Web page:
After the event adjourned, the afternoon turned ugly as police had to protect Mr. Peretz while he walked across campus surrounded by a mob of screaming students.  On Sept. 4, blogging at the New Republic’s web site, he lamented that Muslims don’t respond more vigorously to acts of terrorism against their own people:”Muslim life is cheap, most notably to Muslims. And among those Muslims led by the Imam Rauf [of the proposed Cordoba House mosque] there is hardly one who has raised a fuss about the routine and random bloodshed that defines their brotherhood. So, yes, I wonder whether I need honor these people and pretend that they are worthy of the privileges of the First Amendment which I have in my gut the sense that they will abuse.”

Apparently, there were no student protests or violent reactions over the serial use by Muslims of suicide bombers against Muslim civilians in Iraq and in Afghanistan.  No report today of protests at Harvard in response to the Muslim bombing of civilians at the Shirkat mosque in the Takhar province of Afghanistan.  So long as no one criticizes Muslims for such conduct, no protests at Harvard are expected.  Not to be outdone, a class of nearby Yale students interviewed Iranian President Mahmoud Ahmadinejad, to better understand him and his goals, shortly after Ahmadinejad explained to the UN the possibility that the US staged 9/11.  Fifty years ago, our intellectual elites cozied up to Communist dictators and murderers.  (Of course, many Academics as well as most Hollywood still fawn over the same in Cuba.) The more things change, the more they stay the same.

The legitimacy of the Ivy League sympathies and of the criminal prosecution of those who seek to convert Muslims in this country depends at least in part on whether Islam poses a threat.  Were the agents of 9/11 and the numerous attacks against the US the acts of fringe radicals or are they representative of a large percentage of Muslims?  A recent and well-considered analysis by the Center for Security Policy concludes that Shariah, a fundamental component of Islam, poses a serious threat to the security and well-being of the United States.

Today, the United States faces what is, if anything, an even more insidious ideological threat: the totalitarian socio-political doctrine that Islam calls shariah. Translated as “the path,” shariah is a comprehensive legal and political framework. Though it certainly has spiritual elements, it would be a mistake to think of shariah as a “religious” code in the Western sense because it seeks to regulate all manner of behavior in the secular sphere – economic, social, military, legal and political.

 Shariah is the crucial fault line of Islam’s internecine struggle. On one side of the divide are Muslim reformers and authentic moderates – figures like Abdurrahman Wahid, the late president of Indonesia and leader of the world’s largest libertarian Muslim organization, Nahdlatul Ulama – whose members embrace the Enlightenment’s veneration of reason and, in particular, its separation of the spiritual and secular realms. On this side of the divide, shariah is a reference point for a Muslim’s personal conduct, not a corpus to be imposed on the life of a pluralistic society.

 By contrast, the other side of the divide is dominated by Muslim supremacists, often called Islamists. Like erstwhile proponents of Communism and Nazism, these supremacists – some terrorists, others employing stealthier means – seek to impose a totalitarian regime: a global totalitarian system cloaked as an Islamic state and called a caliphate. On that side of the divide, which is the focus of the present study, shariah is an immutable, compulsory system that Muslims are obliged to install and the world required to adopt, the failure to do so being deemed a damnable offence against Allah. For these ideologues, shariah is not a private matter. Adherents see the West as an obstacle to be overcome, not a culture and civilization to be embraced, or at least tolerated. It is impossible, they maintain, for alternative legal systems and forms of governments peacefully to coexist with the end-state they seek.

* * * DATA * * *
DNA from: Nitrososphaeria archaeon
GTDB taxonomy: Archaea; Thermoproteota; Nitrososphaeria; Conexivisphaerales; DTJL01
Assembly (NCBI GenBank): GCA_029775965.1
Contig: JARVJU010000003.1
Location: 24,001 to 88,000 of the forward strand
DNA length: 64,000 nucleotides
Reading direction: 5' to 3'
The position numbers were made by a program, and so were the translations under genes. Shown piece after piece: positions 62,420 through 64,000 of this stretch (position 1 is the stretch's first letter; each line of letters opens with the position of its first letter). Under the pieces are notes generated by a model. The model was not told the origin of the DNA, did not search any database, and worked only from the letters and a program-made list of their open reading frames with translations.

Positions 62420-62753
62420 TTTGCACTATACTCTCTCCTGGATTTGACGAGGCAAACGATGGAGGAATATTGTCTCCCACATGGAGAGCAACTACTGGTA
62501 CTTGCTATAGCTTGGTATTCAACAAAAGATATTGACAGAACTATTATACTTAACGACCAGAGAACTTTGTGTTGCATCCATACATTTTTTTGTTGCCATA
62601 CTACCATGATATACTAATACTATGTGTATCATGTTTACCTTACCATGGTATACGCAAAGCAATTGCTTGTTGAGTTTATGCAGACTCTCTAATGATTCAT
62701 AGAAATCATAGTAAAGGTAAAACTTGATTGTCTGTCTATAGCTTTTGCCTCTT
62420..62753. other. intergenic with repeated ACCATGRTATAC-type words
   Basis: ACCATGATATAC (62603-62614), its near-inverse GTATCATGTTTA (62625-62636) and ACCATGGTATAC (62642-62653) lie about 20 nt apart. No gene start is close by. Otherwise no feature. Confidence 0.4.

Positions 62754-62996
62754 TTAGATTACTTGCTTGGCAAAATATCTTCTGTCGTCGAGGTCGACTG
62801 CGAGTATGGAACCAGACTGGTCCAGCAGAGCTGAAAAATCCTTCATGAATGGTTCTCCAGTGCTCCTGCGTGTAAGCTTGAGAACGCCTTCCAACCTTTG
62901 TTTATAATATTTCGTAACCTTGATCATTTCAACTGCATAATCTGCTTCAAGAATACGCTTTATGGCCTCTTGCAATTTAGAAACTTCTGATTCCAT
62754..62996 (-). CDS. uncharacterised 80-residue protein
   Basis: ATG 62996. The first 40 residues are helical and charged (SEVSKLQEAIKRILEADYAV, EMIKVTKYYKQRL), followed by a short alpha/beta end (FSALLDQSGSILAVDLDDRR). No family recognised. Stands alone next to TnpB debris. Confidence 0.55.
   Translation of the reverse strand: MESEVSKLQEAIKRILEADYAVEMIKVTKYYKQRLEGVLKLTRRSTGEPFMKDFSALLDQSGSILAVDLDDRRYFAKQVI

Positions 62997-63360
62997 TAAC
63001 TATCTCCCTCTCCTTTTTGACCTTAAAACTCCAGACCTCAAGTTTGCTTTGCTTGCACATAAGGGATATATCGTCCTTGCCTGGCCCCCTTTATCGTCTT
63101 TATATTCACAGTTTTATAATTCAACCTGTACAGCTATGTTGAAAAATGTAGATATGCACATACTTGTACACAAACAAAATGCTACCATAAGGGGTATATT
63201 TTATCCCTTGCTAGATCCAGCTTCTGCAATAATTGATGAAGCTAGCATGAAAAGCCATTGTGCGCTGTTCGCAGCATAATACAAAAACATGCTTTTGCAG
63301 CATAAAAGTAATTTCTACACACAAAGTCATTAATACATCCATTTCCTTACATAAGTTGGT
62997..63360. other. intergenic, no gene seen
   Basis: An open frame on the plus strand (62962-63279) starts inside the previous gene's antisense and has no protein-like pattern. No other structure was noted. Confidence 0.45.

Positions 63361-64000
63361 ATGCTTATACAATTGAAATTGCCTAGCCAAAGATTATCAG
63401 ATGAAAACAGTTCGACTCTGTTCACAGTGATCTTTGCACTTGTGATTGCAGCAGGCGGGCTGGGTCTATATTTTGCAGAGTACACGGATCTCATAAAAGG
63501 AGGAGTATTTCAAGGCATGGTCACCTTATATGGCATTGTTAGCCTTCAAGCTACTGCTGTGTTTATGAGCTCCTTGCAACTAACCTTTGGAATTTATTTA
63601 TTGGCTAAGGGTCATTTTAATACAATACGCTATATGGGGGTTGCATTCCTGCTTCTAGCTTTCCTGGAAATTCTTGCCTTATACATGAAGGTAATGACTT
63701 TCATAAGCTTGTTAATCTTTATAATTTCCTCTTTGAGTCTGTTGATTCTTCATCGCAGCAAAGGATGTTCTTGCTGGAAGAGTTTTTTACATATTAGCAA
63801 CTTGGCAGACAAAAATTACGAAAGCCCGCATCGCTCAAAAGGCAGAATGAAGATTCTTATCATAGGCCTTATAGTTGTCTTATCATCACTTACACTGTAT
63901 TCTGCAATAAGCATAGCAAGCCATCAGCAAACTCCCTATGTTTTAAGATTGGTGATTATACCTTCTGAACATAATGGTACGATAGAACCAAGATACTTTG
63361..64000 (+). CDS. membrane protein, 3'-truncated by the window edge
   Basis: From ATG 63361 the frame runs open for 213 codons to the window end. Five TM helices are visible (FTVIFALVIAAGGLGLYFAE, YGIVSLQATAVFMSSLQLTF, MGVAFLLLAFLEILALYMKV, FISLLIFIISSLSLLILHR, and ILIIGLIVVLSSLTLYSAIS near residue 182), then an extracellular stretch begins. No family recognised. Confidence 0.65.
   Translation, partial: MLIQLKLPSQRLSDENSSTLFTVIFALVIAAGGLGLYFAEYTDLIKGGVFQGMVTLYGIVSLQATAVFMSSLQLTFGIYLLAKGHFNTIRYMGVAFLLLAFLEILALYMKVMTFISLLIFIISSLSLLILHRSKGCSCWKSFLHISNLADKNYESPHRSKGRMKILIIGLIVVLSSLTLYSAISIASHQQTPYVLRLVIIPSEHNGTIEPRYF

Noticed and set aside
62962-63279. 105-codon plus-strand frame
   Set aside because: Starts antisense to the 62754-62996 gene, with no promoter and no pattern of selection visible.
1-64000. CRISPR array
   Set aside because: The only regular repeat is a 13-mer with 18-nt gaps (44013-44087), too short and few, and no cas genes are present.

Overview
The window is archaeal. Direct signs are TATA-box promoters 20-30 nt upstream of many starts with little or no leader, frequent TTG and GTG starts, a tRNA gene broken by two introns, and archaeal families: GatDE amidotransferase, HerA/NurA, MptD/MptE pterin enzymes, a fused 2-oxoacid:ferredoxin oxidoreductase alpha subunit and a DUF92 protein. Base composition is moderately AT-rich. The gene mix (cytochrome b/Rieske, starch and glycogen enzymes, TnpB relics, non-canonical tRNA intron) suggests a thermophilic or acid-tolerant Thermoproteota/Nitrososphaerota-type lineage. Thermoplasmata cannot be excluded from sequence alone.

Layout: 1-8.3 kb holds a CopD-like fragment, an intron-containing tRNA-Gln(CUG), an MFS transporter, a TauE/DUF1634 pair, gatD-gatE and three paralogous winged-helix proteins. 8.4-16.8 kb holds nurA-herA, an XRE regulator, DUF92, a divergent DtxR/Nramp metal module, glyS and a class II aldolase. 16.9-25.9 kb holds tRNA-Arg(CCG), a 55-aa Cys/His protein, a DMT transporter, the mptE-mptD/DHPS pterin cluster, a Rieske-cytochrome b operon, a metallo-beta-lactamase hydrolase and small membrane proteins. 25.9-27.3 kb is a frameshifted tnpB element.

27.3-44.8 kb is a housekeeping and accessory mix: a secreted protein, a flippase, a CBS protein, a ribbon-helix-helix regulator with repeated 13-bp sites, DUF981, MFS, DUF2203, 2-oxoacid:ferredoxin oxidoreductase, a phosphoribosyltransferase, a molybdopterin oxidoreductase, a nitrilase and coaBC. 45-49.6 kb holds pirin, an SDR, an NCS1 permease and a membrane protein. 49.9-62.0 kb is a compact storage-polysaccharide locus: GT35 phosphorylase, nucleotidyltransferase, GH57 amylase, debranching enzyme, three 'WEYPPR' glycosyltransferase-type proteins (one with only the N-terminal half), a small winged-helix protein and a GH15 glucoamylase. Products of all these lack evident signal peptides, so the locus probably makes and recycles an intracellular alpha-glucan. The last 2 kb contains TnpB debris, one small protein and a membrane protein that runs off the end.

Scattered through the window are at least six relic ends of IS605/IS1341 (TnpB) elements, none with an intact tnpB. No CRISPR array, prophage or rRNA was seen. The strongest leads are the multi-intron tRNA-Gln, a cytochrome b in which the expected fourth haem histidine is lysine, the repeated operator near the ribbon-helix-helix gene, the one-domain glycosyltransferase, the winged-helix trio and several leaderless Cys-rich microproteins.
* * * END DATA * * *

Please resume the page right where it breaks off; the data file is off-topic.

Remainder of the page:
Full report here.


When juries rule against a student studying his Bible at recess….

It’s one thing for school administrators and legal elites to serially discriminate against Christianity in the public sphere.  It reaches an entirely new and much more dangerous level when our peers, as reflected in our courtroom juries, follow the lead in discriminating against the free exercise of Christianity. 

In Knoxville, Kentucky, a jury recently held that a public school could prohibit its 5th grade students from studying and discussing their Bibles during recess. The federal judge overseeing the case upheld the jury’s decision.  A ten-year-old student and some of his friends had been studying and discussing their Bibles during recess.  A student complained and the principle prohibited any further Bible studies at recess. 

Prejudice against Christianity from a federal judge in the form of allowing such content based discrimination isn’t surprising.  A jury from the American heartland upholding such blatant discrimination is a cause for concern.  Full story here.


How America views God

In today’s USA Today, there is a large article on a survey done by Baylor University. The premise of the survey was to get an understanding of how Americans view God to be.

9 out of 10 Americans believe that there is a god. But of those, how do they view god? The survey categorized 4 categories describing god based on the views of how people view god:
– Authoritative (28%)
– Benevolent (22%)
– Critical (21%)
– Distant (24%)
* The remaining 5% they categorized as Atheist / Agnostic

Personally, I would have liked to have seen additional questions in the survey to identify if their god is the Biblical God. Perhaps questions like:
– Do you actively read the Bible?
– Can you site scriptures for each response provided?

I would imagine that the majority of those 9 of 10 people replied to the survey questions about who / what is god with statements that began with “I think that god…” or “I believe that god is…”. It’s one thing to say that there is a god. But it’s a completely different question if they can identify that god with the God of the Bible. In other words, how many people base their views of what the Bible says about God versus those who have made up their own image of a god.